This chapter focuses on a singular event in the musical life of late-1960s Amsterdam: a "political-demonstrative experimental concert", which brought together many of the leading lights of the Dutch musical avant-garde, including Louis Andriessen and Peter Schat. At the time of the concert, its organisers-like many other avant-garde musicians of the period- were newly in thrall to the social and cultural model of Castro's Cuba. Yet coexistent with this commitment was an equally strongly held belief in the apolitical nature of music itself. Closer investigation of the works performed at the concert reveals, however, that their musical processes were significantly shaped by the composers' earlier interest in anarchism. The resulting "forms of opposition" were not easily reconciled with their creators' new passion for communism.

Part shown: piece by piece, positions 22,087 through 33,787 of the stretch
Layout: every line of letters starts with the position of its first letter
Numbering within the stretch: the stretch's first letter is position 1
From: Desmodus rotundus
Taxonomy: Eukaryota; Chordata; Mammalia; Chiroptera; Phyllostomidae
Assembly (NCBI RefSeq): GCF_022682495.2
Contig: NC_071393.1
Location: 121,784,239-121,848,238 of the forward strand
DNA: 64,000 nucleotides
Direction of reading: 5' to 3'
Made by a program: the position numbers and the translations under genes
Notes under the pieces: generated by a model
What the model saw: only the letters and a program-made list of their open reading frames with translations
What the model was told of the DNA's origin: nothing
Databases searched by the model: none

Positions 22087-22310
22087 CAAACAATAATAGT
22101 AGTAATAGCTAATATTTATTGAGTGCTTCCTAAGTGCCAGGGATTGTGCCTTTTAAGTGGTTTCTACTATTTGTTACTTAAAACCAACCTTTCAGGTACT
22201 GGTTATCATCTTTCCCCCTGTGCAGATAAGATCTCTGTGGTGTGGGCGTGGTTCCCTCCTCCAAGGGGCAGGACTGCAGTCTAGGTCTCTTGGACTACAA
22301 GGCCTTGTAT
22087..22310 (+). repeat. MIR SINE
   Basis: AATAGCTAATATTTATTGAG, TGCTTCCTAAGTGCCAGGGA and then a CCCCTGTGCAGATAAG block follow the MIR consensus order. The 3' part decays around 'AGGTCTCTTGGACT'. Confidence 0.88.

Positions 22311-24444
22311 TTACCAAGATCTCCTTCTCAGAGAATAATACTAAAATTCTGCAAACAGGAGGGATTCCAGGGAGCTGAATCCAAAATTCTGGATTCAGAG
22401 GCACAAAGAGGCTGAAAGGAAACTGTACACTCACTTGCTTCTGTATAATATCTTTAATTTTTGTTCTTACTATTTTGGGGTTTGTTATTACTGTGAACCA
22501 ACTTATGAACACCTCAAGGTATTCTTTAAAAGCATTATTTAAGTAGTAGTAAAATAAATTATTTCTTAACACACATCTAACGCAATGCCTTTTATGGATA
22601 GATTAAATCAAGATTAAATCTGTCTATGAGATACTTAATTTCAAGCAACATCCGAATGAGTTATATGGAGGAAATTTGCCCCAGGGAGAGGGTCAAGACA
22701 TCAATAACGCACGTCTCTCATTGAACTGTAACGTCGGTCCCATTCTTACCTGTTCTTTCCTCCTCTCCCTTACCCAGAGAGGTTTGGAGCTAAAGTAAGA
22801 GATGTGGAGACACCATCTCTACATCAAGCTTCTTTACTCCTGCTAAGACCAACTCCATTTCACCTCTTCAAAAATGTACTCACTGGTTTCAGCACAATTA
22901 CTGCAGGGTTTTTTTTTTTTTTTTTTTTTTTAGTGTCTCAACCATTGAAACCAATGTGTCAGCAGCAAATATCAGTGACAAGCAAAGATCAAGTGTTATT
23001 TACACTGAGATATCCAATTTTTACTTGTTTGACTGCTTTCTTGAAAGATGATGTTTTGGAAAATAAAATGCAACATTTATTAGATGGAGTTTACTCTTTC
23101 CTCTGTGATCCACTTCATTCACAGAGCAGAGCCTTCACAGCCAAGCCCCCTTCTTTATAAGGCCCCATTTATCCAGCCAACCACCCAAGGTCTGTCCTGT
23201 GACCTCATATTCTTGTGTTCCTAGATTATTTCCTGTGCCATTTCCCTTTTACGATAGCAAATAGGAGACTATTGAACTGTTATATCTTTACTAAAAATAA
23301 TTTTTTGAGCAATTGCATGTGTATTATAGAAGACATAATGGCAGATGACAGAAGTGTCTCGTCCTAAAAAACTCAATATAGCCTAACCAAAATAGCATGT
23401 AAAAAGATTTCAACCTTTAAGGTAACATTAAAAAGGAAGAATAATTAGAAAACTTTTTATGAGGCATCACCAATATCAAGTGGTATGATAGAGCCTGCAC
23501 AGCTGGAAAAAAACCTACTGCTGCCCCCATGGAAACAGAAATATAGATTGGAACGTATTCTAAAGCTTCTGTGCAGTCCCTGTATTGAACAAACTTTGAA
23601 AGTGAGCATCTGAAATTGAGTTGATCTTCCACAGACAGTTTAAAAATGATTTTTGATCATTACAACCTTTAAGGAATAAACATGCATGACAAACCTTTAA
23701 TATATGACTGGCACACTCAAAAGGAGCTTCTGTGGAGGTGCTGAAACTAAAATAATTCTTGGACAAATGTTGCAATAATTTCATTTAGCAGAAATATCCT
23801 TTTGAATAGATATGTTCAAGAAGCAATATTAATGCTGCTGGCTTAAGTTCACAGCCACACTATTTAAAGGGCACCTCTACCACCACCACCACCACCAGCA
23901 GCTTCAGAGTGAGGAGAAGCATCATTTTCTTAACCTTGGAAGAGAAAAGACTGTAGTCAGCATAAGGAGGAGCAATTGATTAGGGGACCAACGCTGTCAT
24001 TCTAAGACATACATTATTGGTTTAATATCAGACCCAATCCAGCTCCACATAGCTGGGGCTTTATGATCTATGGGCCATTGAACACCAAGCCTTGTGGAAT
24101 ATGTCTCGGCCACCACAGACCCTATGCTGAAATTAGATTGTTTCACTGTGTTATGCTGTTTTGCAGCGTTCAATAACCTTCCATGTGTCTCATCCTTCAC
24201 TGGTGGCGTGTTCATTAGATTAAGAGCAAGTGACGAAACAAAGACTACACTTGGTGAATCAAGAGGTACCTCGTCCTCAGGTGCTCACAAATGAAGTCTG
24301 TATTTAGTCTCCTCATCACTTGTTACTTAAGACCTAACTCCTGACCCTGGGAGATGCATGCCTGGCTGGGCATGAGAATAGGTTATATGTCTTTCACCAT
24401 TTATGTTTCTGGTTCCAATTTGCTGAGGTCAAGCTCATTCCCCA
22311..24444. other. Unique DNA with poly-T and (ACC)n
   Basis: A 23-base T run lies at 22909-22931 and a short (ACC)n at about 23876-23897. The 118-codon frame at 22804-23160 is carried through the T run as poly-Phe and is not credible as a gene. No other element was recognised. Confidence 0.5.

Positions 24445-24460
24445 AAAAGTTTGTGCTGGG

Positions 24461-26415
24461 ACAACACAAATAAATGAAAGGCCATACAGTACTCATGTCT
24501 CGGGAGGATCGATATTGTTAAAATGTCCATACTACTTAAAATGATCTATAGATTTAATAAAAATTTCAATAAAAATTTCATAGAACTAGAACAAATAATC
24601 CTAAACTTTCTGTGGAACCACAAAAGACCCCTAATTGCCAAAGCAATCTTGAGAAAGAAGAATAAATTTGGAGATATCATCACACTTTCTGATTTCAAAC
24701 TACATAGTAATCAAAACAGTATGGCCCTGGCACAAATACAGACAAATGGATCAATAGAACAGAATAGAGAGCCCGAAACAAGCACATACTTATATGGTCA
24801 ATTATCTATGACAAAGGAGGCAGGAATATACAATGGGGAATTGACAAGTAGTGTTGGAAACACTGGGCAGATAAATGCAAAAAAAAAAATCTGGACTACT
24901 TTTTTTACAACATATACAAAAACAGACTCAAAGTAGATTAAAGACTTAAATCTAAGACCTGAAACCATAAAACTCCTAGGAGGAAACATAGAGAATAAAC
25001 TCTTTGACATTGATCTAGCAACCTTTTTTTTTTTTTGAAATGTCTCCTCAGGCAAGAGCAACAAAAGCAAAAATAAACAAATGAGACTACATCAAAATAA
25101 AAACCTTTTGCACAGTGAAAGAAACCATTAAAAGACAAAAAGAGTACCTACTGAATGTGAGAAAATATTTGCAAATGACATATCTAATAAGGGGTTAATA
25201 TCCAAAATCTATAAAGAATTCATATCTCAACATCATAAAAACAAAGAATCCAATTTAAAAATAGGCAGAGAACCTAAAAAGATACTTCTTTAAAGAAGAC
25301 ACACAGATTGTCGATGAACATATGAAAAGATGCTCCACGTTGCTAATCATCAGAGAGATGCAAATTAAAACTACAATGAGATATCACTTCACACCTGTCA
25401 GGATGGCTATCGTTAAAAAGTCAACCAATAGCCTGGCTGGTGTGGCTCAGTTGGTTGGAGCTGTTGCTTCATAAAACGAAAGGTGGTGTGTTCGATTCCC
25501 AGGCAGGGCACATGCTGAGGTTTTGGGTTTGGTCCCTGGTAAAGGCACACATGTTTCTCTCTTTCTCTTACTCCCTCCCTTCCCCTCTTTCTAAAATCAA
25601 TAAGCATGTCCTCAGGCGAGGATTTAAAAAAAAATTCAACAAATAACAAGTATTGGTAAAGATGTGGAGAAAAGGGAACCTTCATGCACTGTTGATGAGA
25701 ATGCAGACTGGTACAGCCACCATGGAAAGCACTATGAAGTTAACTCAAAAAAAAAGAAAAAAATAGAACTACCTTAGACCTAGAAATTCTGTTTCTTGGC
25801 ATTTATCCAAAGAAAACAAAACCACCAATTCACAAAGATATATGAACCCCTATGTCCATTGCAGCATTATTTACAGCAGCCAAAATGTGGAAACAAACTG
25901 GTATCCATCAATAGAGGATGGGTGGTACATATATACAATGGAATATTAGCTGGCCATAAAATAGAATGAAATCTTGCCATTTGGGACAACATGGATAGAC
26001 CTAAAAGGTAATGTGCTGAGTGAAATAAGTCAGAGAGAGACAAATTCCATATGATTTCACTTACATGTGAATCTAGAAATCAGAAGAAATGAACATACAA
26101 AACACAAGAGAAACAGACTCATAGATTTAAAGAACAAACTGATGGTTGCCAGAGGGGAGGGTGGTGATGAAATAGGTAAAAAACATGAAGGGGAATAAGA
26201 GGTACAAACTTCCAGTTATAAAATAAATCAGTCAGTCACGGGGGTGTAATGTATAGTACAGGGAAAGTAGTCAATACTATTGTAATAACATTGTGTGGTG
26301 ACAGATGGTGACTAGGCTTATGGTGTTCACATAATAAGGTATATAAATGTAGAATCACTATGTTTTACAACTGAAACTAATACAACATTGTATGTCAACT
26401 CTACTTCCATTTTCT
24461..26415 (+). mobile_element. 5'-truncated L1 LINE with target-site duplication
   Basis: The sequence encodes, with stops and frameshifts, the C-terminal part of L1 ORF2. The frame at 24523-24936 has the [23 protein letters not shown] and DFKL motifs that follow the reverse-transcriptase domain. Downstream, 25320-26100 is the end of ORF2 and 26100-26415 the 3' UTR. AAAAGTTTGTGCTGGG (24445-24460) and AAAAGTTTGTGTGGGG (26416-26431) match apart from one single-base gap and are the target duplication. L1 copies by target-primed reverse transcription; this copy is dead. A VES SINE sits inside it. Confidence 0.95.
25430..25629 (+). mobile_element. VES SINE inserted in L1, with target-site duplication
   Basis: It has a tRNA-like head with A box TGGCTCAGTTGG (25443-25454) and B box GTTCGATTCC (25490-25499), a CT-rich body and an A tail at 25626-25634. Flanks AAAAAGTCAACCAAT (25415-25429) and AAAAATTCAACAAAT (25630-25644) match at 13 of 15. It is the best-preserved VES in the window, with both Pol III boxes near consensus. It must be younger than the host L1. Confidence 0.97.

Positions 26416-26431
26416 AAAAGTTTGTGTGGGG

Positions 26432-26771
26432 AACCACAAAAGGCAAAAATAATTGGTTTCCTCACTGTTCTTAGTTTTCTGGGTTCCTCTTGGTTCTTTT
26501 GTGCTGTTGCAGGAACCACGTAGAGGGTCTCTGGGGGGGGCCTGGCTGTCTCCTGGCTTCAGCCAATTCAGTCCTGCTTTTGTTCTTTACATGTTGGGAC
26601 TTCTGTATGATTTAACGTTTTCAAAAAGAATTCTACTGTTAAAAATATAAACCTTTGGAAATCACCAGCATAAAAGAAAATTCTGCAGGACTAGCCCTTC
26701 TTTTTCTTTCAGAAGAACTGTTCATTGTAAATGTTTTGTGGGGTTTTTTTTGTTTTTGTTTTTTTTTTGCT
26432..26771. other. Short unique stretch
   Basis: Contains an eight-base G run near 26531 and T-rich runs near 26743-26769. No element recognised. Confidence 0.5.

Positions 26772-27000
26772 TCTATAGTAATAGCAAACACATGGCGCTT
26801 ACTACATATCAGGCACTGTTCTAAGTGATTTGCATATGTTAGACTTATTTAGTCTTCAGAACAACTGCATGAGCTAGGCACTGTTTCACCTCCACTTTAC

|Title of host publication||Sound Commitments|
|Subtitle of host publication||Avant-Garde Music and the Sixties|
|Publisher||Oxford University Press|
|Publication status||Published - 1 May 2009|